This luxury is something not available to undocumented immigrants, who coming from rural areas, faced discrimination in their homeland and couldn’t finish their education. They have worked tirelessly since childhood. With not enough hours in the day and little education, most struggle to find ways to learn English and rely on their children to interpret for them.
At a time when undocumented immigrants are fighting for changes in the American immigration system, President Obama is pushing an executive order to allow approximately 5 million undocumented immigrants the ability to remain in the US, obtain work permits, and receive other benefits. Twenty-seven states are appealing Obama’s order in federal court, in hopes of continuing the oppression of undocumented immigrants yearning for a better life in the US.
Controversial immigration issues are growing since undocumented immigrants continue moving to new areas that were not once immigrant destinations, such as the shores of South Carolina and North Dakota’s oil fields.
Most Americans imagine an indigenous looking Mexican man in work-stained clothing, who does not speak English. This idea and the notion that undocumented immigrants cause the American economy to plummet are ideas right-wing politicians have engrained in Americans’ minds. Yet, undocumented immigrants continue to stimulate the American economy via purchasing power, opening new businesses, and paying taxes. Meantime, they reap little to no benefits from social services.
Undocumented immigrants will never receive money they have paid into the social security system; therefore, a generation of elderly people who have worked their whole lives will have nothing to show for it. They will arrive in the US and die in the US as an undocumented immigrant, never recognized for the years of hard work and money they put into the American economy. Their medical and burial expenses will be placed on struggling American families simply because of the land their family member was born on decades ago.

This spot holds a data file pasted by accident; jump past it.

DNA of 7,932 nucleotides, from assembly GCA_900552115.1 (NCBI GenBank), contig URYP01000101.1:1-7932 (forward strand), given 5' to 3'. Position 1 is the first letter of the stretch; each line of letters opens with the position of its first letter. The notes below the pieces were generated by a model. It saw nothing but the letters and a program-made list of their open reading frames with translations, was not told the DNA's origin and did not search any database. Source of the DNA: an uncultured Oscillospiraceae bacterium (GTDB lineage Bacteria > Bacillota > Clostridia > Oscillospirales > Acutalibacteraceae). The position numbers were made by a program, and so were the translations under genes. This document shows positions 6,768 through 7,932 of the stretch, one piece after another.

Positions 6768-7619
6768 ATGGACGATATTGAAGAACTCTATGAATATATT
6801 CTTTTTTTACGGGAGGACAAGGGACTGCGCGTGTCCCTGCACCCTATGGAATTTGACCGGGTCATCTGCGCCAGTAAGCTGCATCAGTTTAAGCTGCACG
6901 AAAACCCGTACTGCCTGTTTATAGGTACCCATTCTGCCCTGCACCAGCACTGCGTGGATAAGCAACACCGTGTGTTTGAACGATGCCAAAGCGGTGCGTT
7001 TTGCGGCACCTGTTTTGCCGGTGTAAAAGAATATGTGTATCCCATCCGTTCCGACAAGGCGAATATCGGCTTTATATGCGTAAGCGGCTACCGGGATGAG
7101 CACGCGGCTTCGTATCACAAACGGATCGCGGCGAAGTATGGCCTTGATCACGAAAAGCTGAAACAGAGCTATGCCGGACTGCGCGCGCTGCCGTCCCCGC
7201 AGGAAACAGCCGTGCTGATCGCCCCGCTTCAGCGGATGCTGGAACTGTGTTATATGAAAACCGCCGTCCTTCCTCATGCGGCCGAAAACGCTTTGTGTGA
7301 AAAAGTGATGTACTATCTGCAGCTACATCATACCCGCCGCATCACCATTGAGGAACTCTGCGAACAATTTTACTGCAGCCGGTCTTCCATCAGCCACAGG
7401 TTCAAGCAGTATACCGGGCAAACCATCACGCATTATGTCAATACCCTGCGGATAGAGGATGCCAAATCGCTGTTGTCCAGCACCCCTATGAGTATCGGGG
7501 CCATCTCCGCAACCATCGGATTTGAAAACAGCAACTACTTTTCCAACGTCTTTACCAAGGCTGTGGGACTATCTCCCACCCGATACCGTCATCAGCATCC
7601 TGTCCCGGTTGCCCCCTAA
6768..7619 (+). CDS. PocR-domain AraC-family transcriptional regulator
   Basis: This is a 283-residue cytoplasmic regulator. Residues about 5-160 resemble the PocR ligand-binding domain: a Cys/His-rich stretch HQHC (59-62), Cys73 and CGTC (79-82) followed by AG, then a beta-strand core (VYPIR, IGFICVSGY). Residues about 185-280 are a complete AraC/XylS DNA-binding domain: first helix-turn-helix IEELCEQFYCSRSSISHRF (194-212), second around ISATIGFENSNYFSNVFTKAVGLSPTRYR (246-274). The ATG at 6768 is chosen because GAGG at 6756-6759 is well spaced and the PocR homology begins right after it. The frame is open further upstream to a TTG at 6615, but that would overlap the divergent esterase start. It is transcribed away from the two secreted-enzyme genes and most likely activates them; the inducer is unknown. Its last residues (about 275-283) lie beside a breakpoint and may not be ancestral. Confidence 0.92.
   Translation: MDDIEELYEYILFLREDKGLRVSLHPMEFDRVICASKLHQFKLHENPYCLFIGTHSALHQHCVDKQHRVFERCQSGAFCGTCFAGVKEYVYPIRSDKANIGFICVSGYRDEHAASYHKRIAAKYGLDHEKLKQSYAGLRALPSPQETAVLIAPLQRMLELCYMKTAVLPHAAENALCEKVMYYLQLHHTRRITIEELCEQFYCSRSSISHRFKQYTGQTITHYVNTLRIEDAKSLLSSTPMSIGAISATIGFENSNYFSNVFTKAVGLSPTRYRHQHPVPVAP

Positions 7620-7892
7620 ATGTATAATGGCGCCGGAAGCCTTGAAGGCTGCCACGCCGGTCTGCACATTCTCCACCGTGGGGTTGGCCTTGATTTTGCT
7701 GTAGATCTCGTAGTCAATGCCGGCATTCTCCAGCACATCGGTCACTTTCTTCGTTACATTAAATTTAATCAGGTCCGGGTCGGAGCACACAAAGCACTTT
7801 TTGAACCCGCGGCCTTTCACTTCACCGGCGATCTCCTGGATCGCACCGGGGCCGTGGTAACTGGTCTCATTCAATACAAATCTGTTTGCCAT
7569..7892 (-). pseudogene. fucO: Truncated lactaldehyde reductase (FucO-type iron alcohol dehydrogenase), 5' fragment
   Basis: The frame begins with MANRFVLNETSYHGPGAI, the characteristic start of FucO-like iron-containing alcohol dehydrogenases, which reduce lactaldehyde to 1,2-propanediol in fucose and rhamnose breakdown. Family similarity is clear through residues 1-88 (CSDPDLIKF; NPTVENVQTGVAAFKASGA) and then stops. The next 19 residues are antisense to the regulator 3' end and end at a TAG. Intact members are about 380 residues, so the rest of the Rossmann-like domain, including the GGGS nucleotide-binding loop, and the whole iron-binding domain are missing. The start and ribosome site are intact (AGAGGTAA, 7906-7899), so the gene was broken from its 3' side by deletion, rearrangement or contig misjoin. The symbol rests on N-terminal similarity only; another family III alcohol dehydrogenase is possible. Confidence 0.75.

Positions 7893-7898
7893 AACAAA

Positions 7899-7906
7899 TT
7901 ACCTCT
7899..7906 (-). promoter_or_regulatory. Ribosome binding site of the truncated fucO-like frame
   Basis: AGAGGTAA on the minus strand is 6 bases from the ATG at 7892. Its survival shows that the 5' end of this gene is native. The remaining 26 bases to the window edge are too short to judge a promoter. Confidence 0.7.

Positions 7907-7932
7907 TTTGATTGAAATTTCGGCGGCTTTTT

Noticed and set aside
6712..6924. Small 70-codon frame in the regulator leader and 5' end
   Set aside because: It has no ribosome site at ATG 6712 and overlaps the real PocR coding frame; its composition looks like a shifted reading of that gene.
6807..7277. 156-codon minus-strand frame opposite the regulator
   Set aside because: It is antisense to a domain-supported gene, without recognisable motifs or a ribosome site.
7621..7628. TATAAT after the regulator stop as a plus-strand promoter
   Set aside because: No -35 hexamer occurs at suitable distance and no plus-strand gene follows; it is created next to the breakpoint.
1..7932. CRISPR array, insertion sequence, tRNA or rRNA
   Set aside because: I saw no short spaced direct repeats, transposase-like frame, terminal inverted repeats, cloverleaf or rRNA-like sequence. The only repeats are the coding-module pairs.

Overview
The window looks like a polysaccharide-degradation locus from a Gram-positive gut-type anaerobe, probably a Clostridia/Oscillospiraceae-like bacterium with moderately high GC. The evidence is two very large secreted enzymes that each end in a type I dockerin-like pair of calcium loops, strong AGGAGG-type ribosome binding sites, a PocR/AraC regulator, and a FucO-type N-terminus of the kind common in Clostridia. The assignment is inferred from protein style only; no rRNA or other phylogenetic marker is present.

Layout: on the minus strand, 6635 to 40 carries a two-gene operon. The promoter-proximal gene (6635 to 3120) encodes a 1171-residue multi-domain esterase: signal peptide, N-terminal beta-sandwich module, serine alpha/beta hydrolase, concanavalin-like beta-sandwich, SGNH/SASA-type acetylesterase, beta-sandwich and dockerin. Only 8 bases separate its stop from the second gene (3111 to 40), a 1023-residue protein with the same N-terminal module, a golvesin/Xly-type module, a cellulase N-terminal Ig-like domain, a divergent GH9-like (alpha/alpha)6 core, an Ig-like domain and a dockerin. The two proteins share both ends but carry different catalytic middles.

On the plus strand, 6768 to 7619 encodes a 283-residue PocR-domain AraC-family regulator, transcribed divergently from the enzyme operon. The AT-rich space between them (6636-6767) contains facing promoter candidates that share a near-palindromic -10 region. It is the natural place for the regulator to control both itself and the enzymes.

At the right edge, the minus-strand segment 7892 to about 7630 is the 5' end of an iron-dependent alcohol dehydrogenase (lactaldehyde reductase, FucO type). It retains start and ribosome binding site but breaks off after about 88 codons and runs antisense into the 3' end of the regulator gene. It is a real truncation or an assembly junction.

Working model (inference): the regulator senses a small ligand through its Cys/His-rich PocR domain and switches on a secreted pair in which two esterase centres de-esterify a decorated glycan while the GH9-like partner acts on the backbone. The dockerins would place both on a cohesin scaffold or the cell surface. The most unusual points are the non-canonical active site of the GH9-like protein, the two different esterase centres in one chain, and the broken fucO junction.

It is commonly believed that undocumented immigrants are living in the shadows, but they are not. They are around us every day. They are our caretakers, our food providers, our neighbors, and our friends. They have no set appearance, language, or culture. They are a people like each and every one of us, who are seeking a better life filled with happiness, success, and what is best for their children. Yet, we treat them as if they are criminals stealing our dreams; however, we have to make our dreams a reality just as they are trying to do.
I didn’t do anything to deserve the color of my skin, an education, or the ability to speak English and neither have the majority of American people. We cannot let the land we were born on change how we treat one another. We can no longer oppress, enslave, and not recognize people who have lived their lives giving to the US, creating a better life for their family, and overcoming adversity to reach their dreams.
Frontera NorteSur: on-line, U.S.-Mexico border news
Center for Latin American and Border Studies
New Mexico State University
Las Cruces, New Mexico
For a free electronic subscription